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What is hydrocephalus?

Hydrocephalus occurs when there is a build-up of fluid on the brain. The excess fluid causes a build-up of pressure on the brain.


It is important that hydrocephalus is treated as it can cause permanent brain damage or even be fatal.



The symptoms associated with hydrocephalus can differ between every patient, however here are some of the most common symptoms:


  • Headaches

  • Vomiting and nausea

  • Altered vision

  • Problems with walking


There are three different types of hydrocephalus:


  • Congenital hydrocephalus – this is caused by conditions such as spina bifida or mumps that develops while the baby is developing in the mother (they are born with it). Unfortunately, the excess fluid in their brain will often cause lifelong disabilities

  • Acquired hydrocephalus – this will usually develop after a trauma or illness that affects the head. For example, a serious head injury or condition such as a brain tumour.

  • Normal pressure hydrocephalus – this is an extremely rare form of hydrocephalus, and not understood very well. This is most common in people over the age of 60, and can sometimes below after strokes. Symptoms are similar to those associated with Alzheimer’s.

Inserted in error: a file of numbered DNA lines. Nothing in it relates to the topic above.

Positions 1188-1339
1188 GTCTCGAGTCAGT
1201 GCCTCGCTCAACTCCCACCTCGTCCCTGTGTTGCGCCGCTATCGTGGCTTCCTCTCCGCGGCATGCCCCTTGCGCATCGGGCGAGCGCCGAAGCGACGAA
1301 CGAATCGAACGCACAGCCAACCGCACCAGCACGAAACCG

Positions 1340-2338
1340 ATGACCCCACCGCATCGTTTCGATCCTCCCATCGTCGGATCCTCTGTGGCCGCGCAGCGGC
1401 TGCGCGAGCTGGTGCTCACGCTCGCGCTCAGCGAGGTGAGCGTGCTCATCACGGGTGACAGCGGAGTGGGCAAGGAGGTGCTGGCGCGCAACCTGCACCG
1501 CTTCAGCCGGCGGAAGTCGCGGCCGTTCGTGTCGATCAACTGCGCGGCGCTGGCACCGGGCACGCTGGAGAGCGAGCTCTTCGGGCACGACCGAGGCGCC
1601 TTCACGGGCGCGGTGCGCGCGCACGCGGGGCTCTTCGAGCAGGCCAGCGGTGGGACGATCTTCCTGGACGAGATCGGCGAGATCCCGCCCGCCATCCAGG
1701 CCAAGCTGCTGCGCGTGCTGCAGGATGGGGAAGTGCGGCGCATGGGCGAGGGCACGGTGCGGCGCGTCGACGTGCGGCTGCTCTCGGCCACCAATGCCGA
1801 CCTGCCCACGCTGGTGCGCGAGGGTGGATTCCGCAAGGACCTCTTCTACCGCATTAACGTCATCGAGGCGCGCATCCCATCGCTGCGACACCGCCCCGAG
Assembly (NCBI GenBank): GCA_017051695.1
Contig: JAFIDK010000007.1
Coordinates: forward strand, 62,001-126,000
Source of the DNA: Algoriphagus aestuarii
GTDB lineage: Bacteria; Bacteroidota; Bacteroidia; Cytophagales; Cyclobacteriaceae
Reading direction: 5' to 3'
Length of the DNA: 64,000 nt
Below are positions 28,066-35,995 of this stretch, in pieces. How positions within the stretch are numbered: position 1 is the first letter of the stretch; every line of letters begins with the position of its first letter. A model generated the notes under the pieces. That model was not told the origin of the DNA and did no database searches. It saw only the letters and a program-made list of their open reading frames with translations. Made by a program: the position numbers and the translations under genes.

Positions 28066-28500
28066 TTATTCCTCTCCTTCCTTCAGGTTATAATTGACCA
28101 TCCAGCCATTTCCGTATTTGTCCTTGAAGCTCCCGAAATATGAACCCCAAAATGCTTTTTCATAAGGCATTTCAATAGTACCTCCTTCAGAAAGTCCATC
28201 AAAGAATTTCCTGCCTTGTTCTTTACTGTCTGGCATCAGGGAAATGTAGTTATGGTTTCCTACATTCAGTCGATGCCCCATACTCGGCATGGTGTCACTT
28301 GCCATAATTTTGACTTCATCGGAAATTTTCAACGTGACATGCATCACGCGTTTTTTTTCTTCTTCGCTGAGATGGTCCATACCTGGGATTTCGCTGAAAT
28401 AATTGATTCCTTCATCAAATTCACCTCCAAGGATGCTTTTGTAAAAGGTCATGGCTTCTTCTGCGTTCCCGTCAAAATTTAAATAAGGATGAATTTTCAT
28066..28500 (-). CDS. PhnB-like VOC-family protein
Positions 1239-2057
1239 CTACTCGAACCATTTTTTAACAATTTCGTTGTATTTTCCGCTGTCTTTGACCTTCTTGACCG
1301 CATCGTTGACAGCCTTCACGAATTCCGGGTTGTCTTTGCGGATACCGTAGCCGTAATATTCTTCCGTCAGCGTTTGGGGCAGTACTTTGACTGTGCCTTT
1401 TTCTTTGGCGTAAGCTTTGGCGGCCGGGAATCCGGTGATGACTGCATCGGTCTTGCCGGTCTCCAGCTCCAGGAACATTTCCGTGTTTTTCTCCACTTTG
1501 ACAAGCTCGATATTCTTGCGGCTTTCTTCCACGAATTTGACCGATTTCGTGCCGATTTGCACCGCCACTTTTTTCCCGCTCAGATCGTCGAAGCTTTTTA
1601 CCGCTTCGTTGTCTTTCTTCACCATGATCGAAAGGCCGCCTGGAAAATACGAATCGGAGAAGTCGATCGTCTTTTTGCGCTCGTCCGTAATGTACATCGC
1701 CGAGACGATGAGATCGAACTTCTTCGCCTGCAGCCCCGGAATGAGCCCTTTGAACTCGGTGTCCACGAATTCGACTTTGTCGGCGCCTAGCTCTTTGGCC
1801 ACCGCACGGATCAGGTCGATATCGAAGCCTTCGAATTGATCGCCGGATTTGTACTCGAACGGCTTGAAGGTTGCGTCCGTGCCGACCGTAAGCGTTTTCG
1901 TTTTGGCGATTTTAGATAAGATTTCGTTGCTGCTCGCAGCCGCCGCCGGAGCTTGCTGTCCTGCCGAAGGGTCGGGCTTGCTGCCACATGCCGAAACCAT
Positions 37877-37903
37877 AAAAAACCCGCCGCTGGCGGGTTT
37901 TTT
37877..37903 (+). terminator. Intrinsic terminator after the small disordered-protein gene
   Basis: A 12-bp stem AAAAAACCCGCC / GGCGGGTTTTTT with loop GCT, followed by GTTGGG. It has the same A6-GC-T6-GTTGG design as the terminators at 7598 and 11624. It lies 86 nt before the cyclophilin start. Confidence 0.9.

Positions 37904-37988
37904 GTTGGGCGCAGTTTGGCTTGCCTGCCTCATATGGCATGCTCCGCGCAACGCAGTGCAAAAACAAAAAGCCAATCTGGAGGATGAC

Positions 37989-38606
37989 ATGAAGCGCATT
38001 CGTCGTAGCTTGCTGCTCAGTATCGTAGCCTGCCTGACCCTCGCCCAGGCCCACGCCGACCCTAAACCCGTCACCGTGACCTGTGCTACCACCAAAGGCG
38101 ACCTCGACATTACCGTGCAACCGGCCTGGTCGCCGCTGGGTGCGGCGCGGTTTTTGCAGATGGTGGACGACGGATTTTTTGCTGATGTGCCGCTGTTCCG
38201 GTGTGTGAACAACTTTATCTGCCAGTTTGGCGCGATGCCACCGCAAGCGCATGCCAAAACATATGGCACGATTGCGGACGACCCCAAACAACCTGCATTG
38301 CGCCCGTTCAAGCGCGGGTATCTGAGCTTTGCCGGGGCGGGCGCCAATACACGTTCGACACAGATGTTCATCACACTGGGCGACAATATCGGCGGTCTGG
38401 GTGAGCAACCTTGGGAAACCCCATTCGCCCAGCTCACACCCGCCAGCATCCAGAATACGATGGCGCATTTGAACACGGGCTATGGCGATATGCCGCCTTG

Congenital and acquired hydrocephalus can both be diagnosed with either an MRI scan or CT scan. When diagnosing normal pressure hydrocephalus, it is important that a checklist is followed to ensure that the right diagnosis is given, as treatment can relieve the symptoms.


One of the treatment options for hydrocephalus a shunt. This is a tiny tube that is placed in the brain that drains the fluid away to another part of the body, usually the tummy. This procedure usually takes around 1-2 hours to complete and may require a stay in hospital for a few days.


Another treatment option is an endoscopic third ventriculostomy. For this procedure a small hole is made in the base of the brain to allow the fluid to be absorb by another part of the body. This procedure is not suitable for everyone.


This article is intended to inform and give insight but not treat, diagnose or replace the advice of a doctor. Always seek medical advice with any questions regarding a medical condition.


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